I had a really great design experience recently that just needs to be shared. Why was it great? Because the client gave me a new adjective for describing objects, a new style. It's perfect.
The story. A client decided to replace the light fixture over their breakfast room table. They are Mandy and David. Mandy explained that they have been searching, buying, and returning light fixtures for six months without any success. David shared that they were either too big, too small, too tall, too short, too much, too little, or just not enough. "Enough?", I asked inquisitively. Mandy replied, "They were all so boring. I want a bipolar light fixture." David looked at me with a less than a blank face. I responded to Mandy in an all exuberant voice, "Bipolar! I get it. You want a fixture that is calm on days you're not in the mood for anything more than camomile tea BUT can be provocative on those days when you're feeling wild and adventurous. I GET IT. Bipolar." David, still looking my way, changed his expression to amazement and blurted out, "You know what the hell she's talking about?" Yes, I do. It's perfect, bipolar design. Mandy laughed in relief to find someone who spoke her language. I speak many design languages. I decided at that moment that a new style category was born. The conversation continued with me comparing and contrasting bipolar design versus transitional design. I continue.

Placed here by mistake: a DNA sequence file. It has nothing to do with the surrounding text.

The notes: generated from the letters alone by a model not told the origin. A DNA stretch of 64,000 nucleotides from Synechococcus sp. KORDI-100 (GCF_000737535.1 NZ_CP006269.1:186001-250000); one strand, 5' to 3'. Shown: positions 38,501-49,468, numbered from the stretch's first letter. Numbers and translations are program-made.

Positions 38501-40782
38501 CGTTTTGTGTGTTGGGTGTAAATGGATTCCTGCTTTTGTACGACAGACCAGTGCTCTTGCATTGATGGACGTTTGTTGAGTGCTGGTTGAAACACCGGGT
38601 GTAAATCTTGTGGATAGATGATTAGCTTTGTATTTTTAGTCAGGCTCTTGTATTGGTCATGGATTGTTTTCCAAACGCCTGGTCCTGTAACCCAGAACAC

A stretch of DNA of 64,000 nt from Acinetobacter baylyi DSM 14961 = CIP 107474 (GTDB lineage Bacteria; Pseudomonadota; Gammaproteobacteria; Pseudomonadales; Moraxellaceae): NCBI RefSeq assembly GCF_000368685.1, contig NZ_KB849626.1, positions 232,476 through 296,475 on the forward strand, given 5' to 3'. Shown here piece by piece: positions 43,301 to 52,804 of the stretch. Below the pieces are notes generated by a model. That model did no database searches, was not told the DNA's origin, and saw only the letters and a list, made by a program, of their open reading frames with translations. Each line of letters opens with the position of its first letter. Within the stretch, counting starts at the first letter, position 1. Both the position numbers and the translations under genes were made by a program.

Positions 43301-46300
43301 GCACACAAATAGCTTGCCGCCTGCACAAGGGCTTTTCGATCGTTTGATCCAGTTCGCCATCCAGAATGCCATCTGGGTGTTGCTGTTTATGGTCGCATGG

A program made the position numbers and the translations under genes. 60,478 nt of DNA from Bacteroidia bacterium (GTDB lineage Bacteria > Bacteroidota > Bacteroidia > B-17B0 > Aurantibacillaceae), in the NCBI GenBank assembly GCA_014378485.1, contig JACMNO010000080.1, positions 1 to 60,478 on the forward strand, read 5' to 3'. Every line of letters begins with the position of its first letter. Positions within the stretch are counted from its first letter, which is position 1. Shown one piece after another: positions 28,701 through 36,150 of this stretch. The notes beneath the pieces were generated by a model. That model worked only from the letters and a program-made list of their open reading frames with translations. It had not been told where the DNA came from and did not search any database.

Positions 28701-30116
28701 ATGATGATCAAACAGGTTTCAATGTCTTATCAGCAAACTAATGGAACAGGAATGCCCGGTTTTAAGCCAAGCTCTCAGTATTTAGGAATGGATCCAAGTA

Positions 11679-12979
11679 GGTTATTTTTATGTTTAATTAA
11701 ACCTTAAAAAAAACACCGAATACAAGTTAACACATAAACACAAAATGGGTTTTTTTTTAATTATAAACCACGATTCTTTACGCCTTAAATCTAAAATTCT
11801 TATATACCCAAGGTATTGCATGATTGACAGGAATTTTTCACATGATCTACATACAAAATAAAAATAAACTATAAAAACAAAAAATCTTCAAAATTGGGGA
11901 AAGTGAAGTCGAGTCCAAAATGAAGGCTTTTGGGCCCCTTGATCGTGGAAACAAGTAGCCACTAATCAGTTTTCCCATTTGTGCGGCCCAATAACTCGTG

Transitional design falls into the category 'all for one, one for all'. It's the design style that is neither here, nor there. It is chosen when one can't make a decision, needs a compromise to the Mars-Venus conflict, or staging a house for resale seeking not to offend anybody walking through the door with checkbook in hand. Transitional, as I told Mandy, is just a cup of camomile tea. It offers straight lines, curved profiles, with no fuss. It's purpose is to marry traditional and contemporary. It removes the classic details found in traditional European designs leaving behind stripped down frames that can easily be proportioned to today's larger more casual rooms.
With bipolar design now the style of the day I knew exactly where to go to find the perfect light fixture for Mandy and David. Once we determined ceiling height, table size, surrounding light sources, finish color, and lumen output requirements we began the search for the perfectly sized bipolar fixture.
Bypassing the run of the mill vendors I went straight to the king of artisan design - Hubbardton Forge. Hubbardton Forge is based in Vermont and is one of the country’s oldest and largest commercial forges operating today. Its designers have big ideas, possess a passion for design, and respects high-quality craftsmanship. The HF artisans handcraft each product, one at a time, right here in the good old USA. And, as a ReGreen trained designer I value the many benefits this fact offers.
Within in minutes of flipping the pages of the HF catalog we found the perfect bipolar fixture for Mandy and David. They fell in love with the Folio drum shade pendant and its extruding ribbons of hand-forged steel. It is the captivating visual element of the steel ribbons (the adventurous personality) emerging from the simple drum shade (the camomile personality) that gives us the opportunity to interpret our mood for the moment. The Folio is bipolar! As each Folio is made to order Mandy selected the burnished steel finish for the ribbons and the Anna natural shade. In six weeks Mandy and David will have more than a perfect fixture. They will have a stunning work of art that happens to be a light source with a split personality.